The Sharks resume their season in three weeks' time when they host the Bulls in the opening round of the Currie Cup. Photo: Iain McGregor /

DURBAN – The dust has settled on the Sharks’ Super Rugby campaign but it will be shaken off in just three weeks’ time when the Durbanites resume their season when they host the Bulls in the opening round of the Currie Cup.

For coach Robert du Preez that will have meant just over a month of introspection on the good, the bad and the ugly of a Super Rugby campaign and to have forged a battle plan for the second half of the season.

The Sharks would have set their Super Rugby sights on a home quarter-final instead of the suicide mission that is an away play-off against the Crusaders, and the players will know that they have only themselves to blame for not fully delivering on their potential.

“Inconsistency is obviously something we have to look at,” Du Preez said yesterday in a wash-up interview with The Mercury. “We are so disappointed we did not get a home play-off and we are asking ourselves why we blew hot and cold. There were plenty of indications that we are going in the right direction, the 11 players selected for the June internationals confirms that, but what we saw in Super Rugby was a Sharks team that is yet to mature.”

An illustration of Du Preez’s point was the team line-ups for the Sharks v Crusaders quarter-final in terms of Super Rugby and Test caps. The Crusaders boasted 514 All Blacks caps and 1 700 Super Rugby caps, while the Sharks had 160 Bok caps, 100 of them belonging to The Beast.

“We are really inexperienced,” Du Preez emphasised. “When things go right for us on the day we can be magnificent, but when we have a few hiccups, the guys struggle to deal with it. At this level, a couple of mistakes can be game changing. The more you train and play together, the better you play the big moments. It will come.”

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Looking at the matches the Sharks did not win, it was never a case of the players not putting in effort, the exception possibly being the blowout against the Rebels where the players did not seem to have pitched for work.

There was also the hammering at home against the Bulls but, in hindsight, that first game back from tour was always going to be tough for the jet-lagged Sharks.

“I can’t fault the commitment of the guys in the games or in training,” Du Preez said. “I honestly feel that we are a team that is still gelling, and it takes time. Also, one thing I learned this year is that there are no easy matches any more. A number of teams have picked up their games. For example, the Sunwolves beat the Stormers and the Bulls, and the Aussie teams improved this year.”

Apart from the passage of time, what can Du Preez do in the Currie Cup to hasten the maturity process?

“First of all, we regard the Currie Cup as a continuation from Super Rugby, it is extremely important for us and we will give 110 percent to improving our game,” Du Preez stressed. “We want to iron out our problems and build on the good points.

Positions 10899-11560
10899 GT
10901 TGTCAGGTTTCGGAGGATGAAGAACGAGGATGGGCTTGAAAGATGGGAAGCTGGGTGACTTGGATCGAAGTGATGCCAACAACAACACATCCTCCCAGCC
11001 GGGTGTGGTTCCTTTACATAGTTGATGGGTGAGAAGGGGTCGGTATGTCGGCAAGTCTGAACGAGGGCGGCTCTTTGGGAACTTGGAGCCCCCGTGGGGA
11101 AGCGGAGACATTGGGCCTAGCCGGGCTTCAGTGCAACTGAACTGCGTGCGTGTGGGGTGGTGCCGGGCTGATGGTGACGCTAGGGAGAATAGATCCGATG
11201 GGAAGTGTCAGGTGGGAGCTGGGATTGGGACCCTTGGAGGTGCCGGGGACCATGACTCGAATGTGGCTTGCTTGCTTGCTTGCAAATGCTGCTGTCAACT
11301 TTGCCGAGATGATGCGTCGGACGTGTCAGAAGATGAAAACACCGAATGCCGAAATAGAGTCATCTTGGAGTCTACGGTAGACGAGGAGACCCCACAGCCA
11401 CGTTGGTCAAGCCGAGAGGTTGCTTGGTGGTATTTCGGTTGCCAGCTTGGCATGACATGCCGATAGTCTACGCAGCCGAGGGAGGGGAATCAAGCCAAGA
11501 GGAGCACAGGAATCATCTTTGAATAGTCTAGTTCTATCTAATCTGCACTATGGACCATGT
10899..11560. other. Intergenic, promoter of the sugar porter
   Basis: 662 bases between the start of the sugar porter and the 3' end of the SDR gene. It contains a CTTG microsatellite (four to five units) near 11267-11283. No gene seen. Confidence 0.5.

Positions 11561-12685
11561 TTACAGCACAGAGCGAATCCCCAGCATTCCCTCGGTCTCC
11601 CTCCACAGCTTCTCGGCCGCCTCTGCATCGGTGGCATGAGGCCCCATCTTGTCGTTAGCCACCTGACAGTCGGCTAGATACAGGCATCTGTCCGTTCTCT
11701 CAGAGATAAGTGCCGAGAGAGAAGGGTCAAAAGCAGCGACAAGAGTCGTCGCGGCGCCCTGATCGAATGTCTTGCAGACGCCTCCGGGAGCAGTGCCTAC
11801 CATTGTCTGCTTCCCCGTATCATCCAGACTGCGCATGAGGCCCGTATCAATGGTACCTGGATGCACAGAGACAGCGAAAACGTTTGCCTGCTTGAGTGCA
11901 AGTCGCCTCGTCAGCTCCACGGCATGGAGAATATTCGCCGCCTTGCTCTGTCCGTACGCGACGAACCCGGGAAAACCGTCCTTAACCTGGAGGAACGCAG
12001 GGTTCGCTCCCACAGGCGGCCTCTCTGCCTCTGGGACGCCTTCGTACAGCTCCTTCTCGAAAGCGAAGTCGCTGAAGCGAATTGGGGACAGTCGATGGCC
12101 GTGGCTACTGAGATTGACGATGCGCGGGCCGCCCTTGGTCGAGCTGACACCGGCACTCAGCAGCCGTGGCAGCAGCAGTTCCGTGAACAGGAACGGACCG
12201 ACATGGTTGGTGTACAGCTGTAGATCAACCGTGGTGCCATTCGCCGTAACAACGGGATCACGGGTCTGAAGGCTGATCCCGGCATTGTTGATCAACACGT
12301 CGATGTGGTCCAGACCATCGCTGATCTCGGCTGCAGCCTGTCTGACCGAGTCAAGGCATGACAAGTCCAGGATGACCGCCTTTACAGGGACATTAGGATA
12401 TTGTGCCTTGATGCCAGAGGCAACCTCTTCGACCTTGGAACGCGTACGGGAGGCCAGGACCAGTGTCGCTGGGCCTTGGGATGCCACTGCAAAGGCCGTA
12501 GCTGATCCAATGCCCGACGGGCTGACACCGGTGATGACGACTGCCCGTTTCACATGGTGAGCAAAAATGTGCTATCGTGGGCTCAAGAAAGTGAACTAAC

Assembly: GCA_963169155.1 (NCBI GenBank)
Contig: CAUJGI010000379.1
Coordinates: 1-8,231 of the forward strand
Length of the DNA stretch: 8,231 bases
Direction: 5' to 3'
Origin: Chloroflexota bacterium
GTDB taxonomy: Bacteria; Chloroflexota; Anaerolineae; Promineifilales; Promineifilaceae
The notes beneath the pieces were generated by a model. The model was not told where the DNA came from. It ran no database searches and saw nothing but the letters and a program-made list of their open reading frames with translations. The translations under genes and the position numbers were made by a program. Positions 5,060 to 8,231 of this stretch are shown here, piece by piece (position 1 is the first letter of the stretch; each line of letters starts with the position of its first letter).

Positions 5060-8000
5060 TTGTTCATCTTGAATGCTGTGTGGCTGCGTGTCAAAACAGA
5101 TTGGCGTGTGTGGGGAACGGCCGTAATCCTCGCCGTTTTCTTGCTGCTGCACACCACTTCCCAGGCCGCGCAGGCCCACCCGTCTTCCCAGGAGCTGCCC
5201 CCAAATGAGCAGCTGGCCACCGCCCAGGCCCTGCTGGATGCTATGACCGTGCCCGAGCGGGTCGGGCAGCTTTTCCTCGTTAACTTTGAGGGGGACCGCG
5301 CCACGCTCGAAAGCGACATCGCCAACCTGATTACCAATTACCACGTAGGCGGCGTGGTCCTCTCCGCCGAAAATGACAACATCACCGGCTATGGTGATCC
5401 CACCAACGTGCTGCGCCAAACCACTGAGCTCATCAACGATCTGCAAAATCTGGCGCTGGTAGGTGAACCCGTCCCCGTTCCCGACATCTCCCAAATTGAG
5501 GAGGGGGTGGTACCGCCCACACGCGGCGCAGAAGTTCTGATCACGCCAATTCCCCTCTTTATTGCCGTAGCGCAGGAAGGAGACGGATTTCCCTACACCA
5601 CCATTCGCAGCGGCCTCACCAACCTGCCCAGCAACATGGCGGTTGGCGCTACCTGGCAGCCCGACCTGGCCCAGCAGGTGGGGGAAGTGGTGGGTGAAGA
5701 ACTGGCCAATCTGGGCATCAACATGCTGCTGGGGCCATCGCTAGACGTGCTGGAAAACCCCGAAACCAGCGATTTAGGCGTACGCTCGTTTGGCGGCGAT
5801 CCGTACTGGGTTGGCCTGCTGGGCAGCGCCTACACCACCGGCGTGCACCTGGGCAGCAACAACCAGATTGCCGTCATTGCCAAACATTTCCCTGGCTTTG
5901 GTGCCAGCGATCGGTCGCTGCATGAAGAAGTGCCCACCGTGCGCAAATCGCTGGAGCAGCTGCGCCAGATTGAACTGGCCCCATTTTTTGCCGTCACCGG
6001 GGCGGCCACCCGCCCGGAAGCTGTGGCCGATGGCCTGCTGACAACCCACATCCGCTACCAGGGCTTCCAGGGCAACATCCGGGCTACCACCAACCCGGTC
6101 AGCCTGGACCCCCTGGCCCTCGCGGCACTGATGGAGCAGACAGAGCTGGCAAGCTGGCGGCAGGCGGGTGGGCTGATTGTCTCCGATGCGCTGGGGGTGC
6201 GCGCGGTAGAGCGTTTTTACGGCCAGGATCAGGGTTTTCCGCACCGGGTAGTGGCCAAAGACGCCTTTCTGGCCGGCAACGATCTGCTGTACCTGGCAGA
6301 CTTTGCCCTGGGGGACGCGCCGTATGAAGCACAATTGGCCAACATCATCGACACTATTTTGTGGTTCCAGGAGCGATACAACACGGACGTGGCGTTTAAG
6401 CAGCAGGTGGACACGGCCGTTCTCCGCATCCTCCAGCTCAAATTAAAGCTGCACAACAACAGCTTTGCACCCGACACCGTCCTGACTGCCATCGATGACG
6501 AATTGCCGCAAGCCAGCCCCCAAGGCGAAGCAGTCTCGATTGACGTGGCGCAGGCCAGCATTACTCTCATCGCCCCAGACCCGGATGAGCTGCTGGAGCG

“Look, if you want to win Super Rugby you have to be equally good at attack and defence. You can’t just be good on defence, which has often been the case with us. The Crusaders are a benchmark and they have conceded just 39 tries and scored 86. We scored 50 tries, so we are behind the top teams there, but it is encouraging that we created so many try-scoring opportunities. We just have to get better at our conversion rate,” Du Preez continued.

In the Super Rugby quarters, the Sharks had 160 Bok caps, 100 of them belonging to Tendai Mtawarira. Photo: Gerhard Duraan/BackpagePix
In the Super Rugby quarters, the Sharks had 160 Bok caps, 100 of them belonging to Tendai Mtawarira. Photo: Gerhard Duraan/BackpagePix

“I know we are on track in terms of scoring more tries. We started a new way of training in pre-season in that we did everything with the ball. We wanted to get better at offloading because it is the best way to kill the defence. And we did ... We made more offloads than any other team and Jean-Luc (du Preez) made more offloads than any other player.

“Now we have to get better at it. We are asking the question ‘who makes the decision to offload?’

‘The ball carrier or the support runner?’ In most cases it is the support runner. We will improve with this through repetition in training and in the Currie Cup games.”

Du Preez says that a big part of the modern game is being slicker in the transition from defence to attack and from attack to defence.

“We will be doing more simulation of those situations. I believe that will take us to the next level. It comes with time and unfortunately is not something you can switch on.

“Overriding everything is opportunity to attack, and that is about identifying space,” Du Preez said.

“In training we have to practice game situations that will improve identification of space and therefore opportunities. I want to spend a lot of time on that.”


The Star

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